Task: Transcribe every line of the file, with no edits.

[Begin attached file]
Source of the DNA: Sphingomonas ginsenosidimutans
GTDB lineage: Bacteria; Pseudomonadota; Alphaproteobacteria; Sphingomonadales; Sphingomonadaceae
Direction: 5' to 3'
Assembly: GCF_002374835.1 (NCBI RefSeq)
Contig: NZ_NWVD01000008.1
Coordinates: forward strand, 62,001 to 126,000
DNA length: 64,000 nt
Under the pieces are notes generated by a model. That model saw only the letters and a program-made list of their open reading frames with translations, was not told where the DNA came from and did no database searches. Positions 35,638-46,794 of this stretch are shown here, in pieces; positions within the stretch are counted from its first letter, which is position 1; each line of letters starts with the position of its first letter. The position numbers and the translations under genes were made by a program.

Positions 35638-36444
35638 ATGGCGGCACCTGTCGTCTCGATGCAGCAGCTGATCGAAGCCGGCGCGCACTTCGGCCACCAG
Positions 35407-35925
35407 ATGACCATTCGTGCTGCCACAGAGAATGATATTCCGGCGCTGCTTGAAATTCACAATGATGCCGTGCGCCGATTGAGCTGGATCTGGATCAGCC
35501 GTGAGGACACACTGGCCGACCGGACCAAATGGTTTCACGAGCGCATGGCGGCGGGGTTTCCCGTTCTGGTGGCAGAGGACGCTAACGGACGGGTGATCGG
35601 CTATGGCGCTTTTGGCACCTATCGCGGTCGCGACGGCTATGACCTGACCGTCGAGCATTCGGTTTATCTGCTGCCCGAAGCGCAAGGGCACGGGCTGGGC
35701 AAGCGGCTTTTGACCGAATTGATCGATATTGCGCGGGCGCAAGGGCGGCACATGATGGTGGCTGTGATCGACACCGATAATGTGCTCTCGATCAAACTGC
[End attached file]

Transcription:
Source of the DNA: Sphingomonas ginsenosidimutans
GTDB lineage: Bacteria; Pseudomonadota; Alphaproteobacteria; Sphingomonadales; Sphingomonadaceae
Direction: 5' to 3'
Assembly: GCF_002374835.1 (NCBI RefSeq)
Contig: NZ_NWVD01000008.1
Coordinates: forward strand, 62,001 to 126,000
DNA length: 64,000 nt
Under the pieces are notes generated by a model. That model saw only the letters and a program-made list of their open reading frames with translations, was not told where the DNA came from and did no database searches. Positions 35,638-46,794 of this stretch are shown here, in pieces; positions within the stretch are counted from its first letter, which is position 1; each line of letters starts with the position of its first letter. The position numbers and the translations under genes were made by a program.

Positions 35638-36444
35638 ATGGCGGCACCTGTCGTCTCGATGCAGCAGCTGATCGAAGCCGGCGCGCACTTCGGCCACCAG
Positions 35407-35925
35407 ATGACCATTCGTGCTGCCACAGAGAATGATATTCCGGCGCTGCTTGAAATTCACAATGATGCCGTGCGCCGATTGAGCTGGATCTGGATCAGCC
35501 GTGAGGACACACTGGCCGACCGGACCAAATGGTTTCACGAGCGCATGGCGGCGGGGTTTCCCGTTCTGGTGGCAGAGGACGCTAACGGACGGGTGATCGG
35601 CTATGGCGCTTTTGGCACCTATCGCGGTCGCGACGGCTATGACCTGACCGTCGAGCATTCGGTTTATCTGCTGCCCGAAGCGCAAGGGCACGGGCTGGGC
35701 AAGCGGCTTTTGACCGAATTGATCGATATTGCGCGGGCGCAAGGGCGGCACATGATGGTGGCTGTGATCGACACCGATAATGTGCTCTCGATCAAACTGC